The ICC has provisionally released former Congolese Vice President Jean-Pierre Bemba after his accquital for war crimes. What does this mean for the Democratic Republic of Congo?
Jean-Pierre Bemba is a former warlord and adversary of Congolese President Joseph Kabila. His supporters were understandably happy about his acquittal for war crimes and provisional release and made no secret of their wish to see Bemba return quickly to national politics. "It's his duty and his destiny. We want him to take up his work from when it was interrupted," Fidele Babala, deputy secretary general of Bemba's opposition party Movement pour la Liberation du Congo (MLC), told DW.
The Congolese are set to elect a new president on December 23. On Tuesday, the day of Bemba's release, President Joseph Kabila announced through Prime Minister Bruno Tshibala that he would not seek a third mandate, thereby respecting the country's constitution. His intentions on this front had been unclear, since he had hinted at the possibility of changing the constitution to his advantage.
Kabila out of the race
With Kabila out of the race and Bemba released, the cards could be reshuffled. Kabila's main rivals, Felix Tshisekedi and Moise Katumbi will now have to factor the former rebel leader into their strategies. Katumbi had been advocating for a sole opposition candidate to enhance the chances of defeating Kabila. Such a solution seems unlikely if Bemba is to enter the fray. He is still popular at home and recent surveys taken before Kabila's announcement showed that he could win around ten percent in a first round of elections.
According to Mwayila Tshiyembe, director of the Institute of Panafrican Geopolitics at the University of Nancy in France, much depends now on Bemba's posture. "Either he returns as a great leader willing to help unify the opposition to confront the president. Or he returns as a warlord, which would surely radicalize those who are only waiting for a sign. That would weaken the opposition even more," Tshiyembe said. It would also raise the specter of renewed violence.
A powerful political figure
That would certainly be in the interests of Kabila's camp. The government released a statement two days ago, welcoming the acquittal of Bemba and giving an assurance that he could return to the country at any time as a free man. Joseph Kokonyangi, deputy secretary general of the Presidential Majority alliance (MP), said the acquittal made the whole country proud. "I think the time he spent down there has given him a certain education," Kokonyangi added, referring to the ten years Bemba served out of the original 18-year sentence.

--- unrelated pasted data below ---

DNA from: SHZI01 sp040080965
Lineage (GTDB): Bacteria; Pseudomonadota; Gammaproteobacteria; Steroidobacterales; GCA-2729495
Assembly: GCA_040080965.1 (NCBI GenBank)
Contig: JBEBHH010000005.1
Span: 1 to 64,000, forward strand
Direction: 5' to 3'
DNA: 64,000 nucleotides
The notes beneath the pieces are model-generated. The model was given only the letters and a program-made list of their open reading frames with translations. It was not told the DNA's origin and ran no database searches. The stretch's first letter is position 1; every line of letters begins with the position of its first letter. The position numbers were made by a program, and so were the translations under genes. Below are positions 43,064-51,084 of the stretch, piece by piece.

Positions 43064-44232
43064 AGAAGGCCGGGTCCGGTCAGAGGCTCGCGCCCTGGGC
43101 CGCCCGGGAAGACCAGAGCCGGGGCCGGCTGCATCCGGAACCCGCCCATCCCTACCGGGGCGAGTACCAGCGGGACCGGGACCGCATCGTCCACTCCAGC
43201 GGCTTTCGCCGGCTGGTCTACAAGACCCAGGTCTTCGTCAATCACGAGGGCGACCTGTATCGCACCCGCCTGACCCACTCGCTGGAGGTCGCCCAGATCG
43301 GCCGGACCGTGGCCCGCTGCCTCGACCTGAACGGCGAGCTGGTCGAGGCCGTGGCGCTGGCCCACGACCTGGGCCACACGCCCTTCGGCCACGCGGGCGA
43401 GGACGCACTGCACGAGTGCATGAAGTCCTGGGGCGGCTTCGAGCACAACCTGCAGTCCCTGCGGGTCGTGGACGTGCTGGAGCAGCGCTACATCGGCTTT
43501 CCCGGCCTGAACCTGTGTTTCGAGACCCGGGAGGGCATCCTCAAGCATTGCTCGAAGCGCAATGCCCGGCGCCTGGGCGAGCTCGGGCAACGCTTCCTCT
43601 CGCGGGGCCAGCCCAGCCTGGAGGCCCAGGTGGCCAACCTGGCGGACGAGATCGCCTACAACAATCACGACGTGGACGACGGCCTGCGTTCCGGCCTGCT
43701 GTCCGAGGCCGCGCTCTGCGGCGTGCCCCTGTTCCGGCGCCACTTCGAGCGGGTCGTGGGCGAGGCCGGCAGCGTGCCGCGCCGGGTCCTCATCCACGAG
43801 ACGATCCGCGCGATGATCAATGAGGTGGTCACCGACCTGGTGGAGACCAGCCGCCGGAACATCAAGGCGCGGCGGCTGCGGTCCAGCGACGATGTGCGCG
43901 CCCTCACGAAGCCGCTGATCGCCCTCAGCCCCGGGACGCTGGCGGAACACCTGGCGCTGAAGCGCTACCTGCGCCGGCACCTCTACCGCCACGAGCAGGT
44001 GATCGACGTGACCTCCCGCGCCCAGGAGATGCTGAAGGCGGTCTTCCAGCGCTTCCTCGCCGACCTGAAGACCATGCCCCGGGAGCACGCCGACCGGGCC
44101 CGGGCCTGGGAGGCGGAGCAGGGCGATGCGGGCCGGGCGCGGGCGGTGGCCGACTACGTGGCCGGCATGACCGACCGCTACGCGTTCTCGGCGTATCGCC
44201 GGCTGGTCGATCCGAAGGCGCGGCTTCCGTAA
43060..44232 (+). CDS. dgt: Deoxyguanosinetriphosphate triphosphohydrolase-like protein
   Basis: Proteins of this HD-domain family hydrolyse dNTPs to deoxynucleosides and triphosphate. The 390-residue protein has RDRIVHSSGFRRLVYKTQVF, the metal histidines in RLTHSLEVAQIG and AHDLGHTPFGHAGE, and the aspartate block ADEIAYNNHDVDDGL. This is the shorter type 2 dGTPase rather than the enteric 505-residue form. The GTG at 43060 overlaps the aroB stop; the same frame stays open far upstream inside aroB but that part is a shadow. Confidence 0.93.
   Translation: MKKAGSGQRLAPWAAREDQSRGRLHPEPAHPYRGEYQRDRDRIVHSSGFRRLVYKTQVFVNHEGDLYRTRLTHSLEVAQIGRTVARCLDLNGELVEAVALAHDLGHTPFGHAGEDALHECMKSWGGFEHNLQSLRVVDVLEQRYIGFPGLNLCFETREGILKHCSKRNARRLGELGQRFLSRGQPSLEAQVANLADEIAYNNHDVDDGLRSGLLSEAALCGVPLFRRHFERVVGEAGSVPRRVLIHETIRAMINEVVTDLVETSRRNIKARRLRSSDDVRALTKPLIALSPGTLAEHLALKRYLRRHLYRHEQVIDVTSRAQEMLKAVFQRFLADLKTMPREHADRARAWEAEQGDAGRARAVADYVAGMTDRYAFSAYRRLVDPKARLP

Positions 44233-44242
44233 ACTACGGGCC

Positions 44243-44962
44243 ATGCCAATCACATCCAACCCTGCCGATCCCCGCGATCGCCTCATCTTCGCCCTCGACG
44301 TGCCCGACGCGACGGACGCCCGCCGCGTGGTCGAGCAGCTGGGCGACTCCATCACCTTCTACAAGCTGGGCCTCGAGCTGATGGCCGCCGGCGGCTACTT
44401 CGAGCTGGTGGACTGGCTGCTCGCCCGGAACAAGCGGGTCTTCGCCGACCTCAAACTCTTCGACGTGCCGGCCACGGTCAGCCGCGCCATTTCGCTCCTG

Jean-Pierre Bemba is still awaiting sentencing for separate crimes regarding the bribing of witnesses. But analyst Phil Clark of SOAS, University of London, believes that no matter what the outcome of the case is, Bemba's return to the Congo in the next couple of months is very likely, due to the time he has already served.. "Bemba has remained an extremely powerful political figure, even in the time that he's been in prison. Over the last six or seven years, almost every Congolese opposition leader who wanted to challenge President Kabila went to The Hague to visit Bemba to get his advice and to seek his approval as an opposition candidate," Clark told DW. It remains unclear what kind of political role Bemba will choose to play. "But what we know for sure is that he will be a very important figure leading up to the elections," Clark said.
Questioning the role of the ICC
On the streets of Kinshasa, people welcomed Bemba's provisional liberty: "I think this is good news for him, for his family and for his country. On the other hand it raises the question whether African countries should trust the ICC," one citizen told DW.
Analyst Phil Clark feels that Bemba's acquittal highlights issues that have been evident with the investigations by ICC prosecutors in many cases concerning Africa in the last ten years. "The problem is that the prosecution is really struggling to come to terms with very complex rebel actors and conflicts in Africa," he said, adding that ICC prosecutors do not really understand how African rebel movements function. "What the prosecution failed to show in the Bemba case was how he had control over his troops. They had a particular theory of what this looked like and in fact that theory didn't match the much more complicated reality on the ground," Clark said. This also makes it unlikely that new charges will be brought against Bemba.
Eric Topona and Saleh Mwanamilongo contributed to this article.